Olugbenga AdeOluwa, the Country Coordinator, Ecological Organic Agriculture, EOA, Initiative in Nigeria, has advised Nigerians to take advantage of the global business opportunities that abound in organic agriculture.
Mr AdeOluwa gave the advice during the closing ceremony of the Northern zone of the 2018 ‘Train the Trainers’ programme on Organic Agriculture in Abuja.
“As at 2015, global organic sector was valued at 82 billion dollars with total organic area of 50.9 million hectares, managed by over 2.4 million producers, Nigeria can only boast of about 3,154 hectares of which 50 hectares are fully converted.
“Business opportunities in organic agriculture include crop production, animal production, fisheries production, wildlife like beekeeping, mushroom, games, forestry products.
“Also included are handling by middlemen, processing of fibre, drinks, foods, inputs like fertilisers, pesticides, colourant as well as service providers, e-marketing, transportation, export, consultancy and certification and accreditation.’’
He said that Nigeria should not be left behind in taking its own share of the global organic market to increase its revenue generation and secure the health of its citizens and the environment.
“Organic agriculture production is an overall system of farm management and food production that combine best environmental practices, a high level of biodiversity, the preservation of natural resources.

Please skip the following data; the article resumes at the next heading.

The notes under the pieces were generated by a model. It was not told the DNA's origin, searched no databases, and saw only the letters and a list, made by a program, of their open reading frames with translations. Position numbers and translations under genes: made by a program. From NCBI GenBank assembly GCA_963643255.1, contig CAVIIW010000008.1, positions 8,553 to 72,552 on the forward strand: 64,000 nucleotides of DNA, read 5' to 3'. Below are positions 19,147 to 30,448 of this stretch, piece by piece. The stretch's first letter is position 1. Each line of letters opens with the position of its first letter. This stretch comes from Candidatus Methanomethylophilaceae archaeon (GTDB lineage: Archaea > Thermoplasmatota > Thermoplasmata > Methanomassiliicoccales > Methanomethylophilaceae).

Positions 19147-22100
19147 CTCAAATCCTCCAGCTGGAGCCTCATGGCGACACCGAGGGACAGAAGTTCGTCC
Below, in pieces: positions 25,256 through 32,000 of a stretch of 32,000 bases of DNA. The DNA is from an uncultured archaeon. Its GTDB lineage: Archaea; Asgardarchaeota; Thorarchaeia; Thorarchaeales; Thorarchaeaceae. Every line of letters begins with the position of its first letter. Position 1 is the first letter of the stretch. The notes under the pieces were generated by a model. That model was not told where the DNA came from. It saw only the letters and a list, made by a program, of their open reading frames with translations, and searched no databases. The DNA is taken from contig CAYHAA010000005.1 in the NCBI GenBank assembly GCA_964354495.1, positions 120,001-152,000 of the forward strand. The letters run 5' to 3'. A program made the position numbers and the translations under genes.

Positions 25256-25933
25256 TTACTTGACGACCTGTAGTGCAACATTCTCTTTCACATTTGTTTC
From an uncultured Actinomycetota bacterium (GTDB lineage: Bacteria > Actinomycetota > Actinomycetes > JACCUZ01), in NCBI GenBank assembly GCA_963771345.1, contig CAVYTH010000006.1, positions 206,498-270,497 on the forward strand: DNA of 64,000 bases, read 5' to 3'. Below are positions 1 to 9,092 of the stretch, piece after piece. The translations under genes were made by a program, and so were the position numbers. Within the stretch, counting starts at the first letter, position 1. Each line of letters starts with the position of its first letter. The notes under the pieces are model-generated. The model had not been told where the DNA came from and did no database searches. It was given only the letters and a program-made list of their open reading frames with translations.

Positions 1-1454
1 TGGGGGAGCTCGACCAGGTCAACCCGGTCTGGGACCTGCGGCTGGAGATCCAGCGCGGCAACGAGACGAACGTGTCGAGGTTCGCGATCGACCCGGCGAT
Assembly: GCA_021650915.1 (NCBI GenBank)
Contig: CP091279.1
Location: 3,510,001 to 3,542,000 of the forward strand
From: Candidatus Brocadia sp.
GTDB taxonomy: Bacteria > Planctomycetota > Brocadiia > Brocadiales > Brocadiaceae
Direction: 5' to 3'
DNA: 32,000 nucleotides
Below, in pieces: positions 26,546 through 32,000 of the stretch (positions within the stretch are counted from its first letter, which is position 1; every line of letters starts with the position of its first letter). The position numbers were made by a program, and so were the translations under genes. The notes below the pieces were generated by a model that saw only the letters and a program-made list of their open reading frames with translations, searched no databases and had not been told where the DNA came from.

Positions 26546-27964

“It also involves the application of high animal welfare standards and a production method in line with the preference of certain consumers for products produced using natural substances and processes.’’
Meanwhile, some of the participants at the training who spoke to newsmen have also stressed the need for Nigerians to go organic and reap its benefits.
Heather Akanni, the Technical Adviser on Quality Control and Standardisation to the Minister of Agriculture and Rural Development, said that she was prepared to turn her farm into an organic farm.
“Organic agriculture practice is the way to go for the safety of the people and its environment and also to tap into the huge global organic market.”
Rufus Durodoye, the Trade Promotion Officer, Nigerian Export Promotion Council said that both young and old Nigerians should adopt the practice of organic farming for the overall development of the country.
“We don’t have to start big but can start in a small scale with what we have and grow from there.
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“I just started with a small space at my back yard but after this training I’m going back home to convert it to organic farm.
“Organic lifestyle is the way to go, a healthy nation is a wealthy nation, when you grow organic you reduce the poverty level and reduce the level of sicknesses.’’
On his part, Joseph Anthony, the Chief Executive Officer, Co-Farms GreenAid Revolution Ltd., said that the principles of organic farming would ensure sustainable development in the country.
“Before the training, I thought organic farming was all about applying organic fertiliser to your farm.
“But after today, I have learnt that organic agriculture is way beyond farming but following the laid down standards and principles of organic agriculture practices.
“My advice to other people who may wish to join organic agriculture is to attend this kind of training because organic agriculture is the next level for us here in Nigeria.”